PvP stands for player-vs.-player. PvP can take the form of virtual combat, economic trade, political machinations, or other competition.
It has been nearly 10 years since Massively OP’s MJ has played Lineage II regularly, but she’s heading back in now in honor of the anniversary. What sights can she see, and what trouble can she get into? Will she even recognize the game? Tune in live at 3:00 p.m. as OPTV‘s infamous Stream Team brings you a 13th anniversary look at…
What: Lineage II
Who: MJ Guthrie
When: 3:00 p.m. EDT on Tuesday, June 27th, 2017
What is Master X Master
? Well if you don’t know, I’m certainly not going to tell you. Just kidding! NCsoft
is attempting to address the question itself in a video posted during launch week, highlighting the MOBA’s PvP, PvE, solo, and multiplayer.
“MxM utilizes its revolutionary tag system, allowing you to constantly swap between your two chosen characters as the match progresses,” says the studio. “This system allows for hundreds of thousands of combinations before even entering a match, and the strategy involved in chosing your team and kit is nearly endless.”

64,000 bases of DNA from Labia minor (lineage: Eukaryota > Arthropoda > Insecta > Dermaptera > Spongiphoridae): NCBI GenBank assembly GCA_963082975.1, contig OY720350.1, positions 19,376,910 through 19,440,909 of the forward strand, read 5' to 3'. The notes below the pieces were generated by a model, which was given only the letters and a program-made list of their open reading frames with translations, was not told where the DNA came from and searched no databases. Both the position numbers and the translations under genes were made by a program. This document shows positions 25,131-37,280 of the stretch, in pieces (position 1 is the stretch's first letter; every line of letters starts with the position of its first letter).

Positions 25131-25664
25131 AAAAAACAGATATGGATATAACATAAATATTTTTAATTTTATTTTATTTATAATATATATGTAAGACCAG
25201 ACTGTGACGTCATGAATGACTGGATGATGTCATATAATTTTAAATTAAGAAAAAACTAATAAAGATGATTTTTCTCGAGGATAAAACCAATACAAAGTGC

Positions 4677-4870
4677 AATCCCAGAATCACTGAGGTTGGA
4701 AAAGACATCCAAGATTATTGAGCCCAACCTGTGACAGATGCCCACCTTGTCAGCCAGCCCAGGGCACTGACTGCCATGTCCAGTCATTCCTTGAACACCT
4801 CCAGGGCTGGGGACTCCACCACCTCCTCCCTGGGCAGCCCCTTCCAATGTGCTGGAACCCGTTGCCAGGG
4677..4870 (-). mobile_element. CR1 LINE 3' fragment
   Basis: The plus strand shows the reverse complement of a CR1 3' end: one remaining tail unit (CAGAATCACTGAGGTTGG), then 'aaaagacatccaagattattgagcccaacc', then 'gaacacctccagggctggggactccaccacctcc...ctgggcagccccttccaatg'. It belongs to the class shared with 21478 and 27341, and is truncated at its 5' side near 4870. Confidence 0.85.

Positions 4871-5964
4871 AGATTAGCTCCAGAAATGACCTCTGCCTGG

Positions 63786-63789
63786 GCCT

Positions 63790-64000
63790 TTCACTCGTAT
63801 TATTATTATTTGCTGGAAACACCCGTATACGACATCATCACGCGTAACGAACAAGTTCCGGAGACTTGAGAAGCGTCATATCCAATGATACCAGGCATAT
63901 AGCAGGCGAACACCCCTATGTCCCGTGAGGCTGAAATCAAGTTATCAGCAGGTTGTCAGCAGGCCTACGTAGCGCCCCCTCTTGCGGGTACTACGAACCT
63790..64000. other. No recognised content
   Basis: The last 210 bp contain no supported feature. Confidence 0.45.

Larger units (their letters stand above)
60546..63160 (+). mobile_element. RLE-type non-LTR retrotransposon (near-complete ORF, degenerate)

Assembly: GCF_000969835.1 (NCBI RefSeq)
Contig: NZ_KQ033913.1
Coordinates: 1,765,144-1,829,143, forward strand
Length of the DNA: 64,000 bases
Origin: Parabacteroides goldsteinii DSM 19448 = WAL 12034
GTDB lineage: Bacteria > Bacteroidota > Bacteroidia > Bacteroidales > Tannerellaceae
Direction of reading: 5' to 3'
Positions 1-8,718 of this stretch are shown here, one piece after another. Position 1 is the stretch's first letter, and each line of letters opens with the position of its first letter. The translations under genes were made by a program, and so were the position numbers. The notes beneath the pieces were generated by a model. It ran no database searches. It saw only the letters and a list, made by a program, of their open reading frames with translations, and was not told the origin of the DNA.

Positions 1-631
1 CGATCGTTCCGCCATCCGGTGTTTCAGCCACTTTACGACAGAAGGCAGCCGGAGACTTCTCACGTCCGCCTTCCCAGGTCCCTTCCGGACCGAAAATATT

The MOBA formally launched last week along with new buyable bundles and a five-hour celebratory livestream, which we’ve tucked down below along with the other newish bits and our own stream from launch week! Let us know if you’re playing, yeah?
Early this month, the Grand Theft Auto V/Online community suffered the shutdown of OpenIV, a modding tool that’s served the series’ community for almost 10 years, following a cease-and-desist letter Rockstar and Take-Two sent its operators. Rockstar said it wasn’t targeting single-player mods but dealing with OpenIV’s enabling of “malicious mods that allow harassment of players and interfere with the GTA Online experience for everybody.” Three more mods, cheat-centric, were served takedowns last week and tasked with donating their profits to charity, all of which led gamers to petition the companies to stop — some even began a (successful) campaign to tank the game’s Steam ratings. Even the BBC reported on the scuffle.
Over the weekend, Rockstar tried to calm players.
“Take-Two has agreed that it generally will not take legal action against third-party projects involving Rockstar’s PC games that are single-player, non-commercial, and respect the intellectual property (IP) rights of third parties,” the company writes, though excepting the online game server, hacks and cheats, and IP violations from that rule and reserving the right to change the policy whenever it chooses, none of which is soothing Reddit.